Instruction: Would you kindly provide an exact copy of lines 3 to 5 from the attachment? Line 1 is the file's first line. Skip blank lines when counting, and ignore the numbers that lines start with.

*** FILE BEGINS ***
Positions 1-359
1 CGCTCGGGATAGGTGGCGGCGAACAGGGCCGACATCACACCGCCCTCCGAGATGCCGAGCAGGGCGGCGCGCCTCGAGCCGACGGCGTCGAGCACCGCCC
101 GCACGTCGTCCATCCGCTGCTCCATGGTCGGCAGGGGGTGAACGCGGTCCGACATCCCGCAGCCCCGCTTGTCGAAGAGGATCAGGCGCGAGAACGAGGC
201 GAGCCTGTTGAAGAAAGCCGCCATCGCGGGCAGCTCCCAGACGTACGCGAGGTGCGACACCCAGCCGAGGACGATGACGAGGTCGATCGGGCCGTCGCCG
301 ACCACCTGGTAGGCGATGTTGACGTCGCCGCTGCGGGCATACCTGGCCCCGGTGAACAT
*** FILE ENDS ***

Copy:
101 GCACGTCGTCCATCCGCTGCTCCATGGTCGGCAGGGGGTGAACGCGGTCCGACATCCCGCAGCCCCGCTTGTCGAAGAGGATCAGGCGCGAGAACGAGGC
201 GAGCCTGTTGAAGAAAGCCGCCATCGCGGGCAGCTCCCAGACGTACGCGAGGTGCGACACCCAGCCGAGGACGATGACGAGGTCGATCGGGCCGTCGCCG
301 ACCACCTGGTAGGCGATGTTGACGTCGCCGCTGCGGGCATACCTGGCCCCGGTGAACAT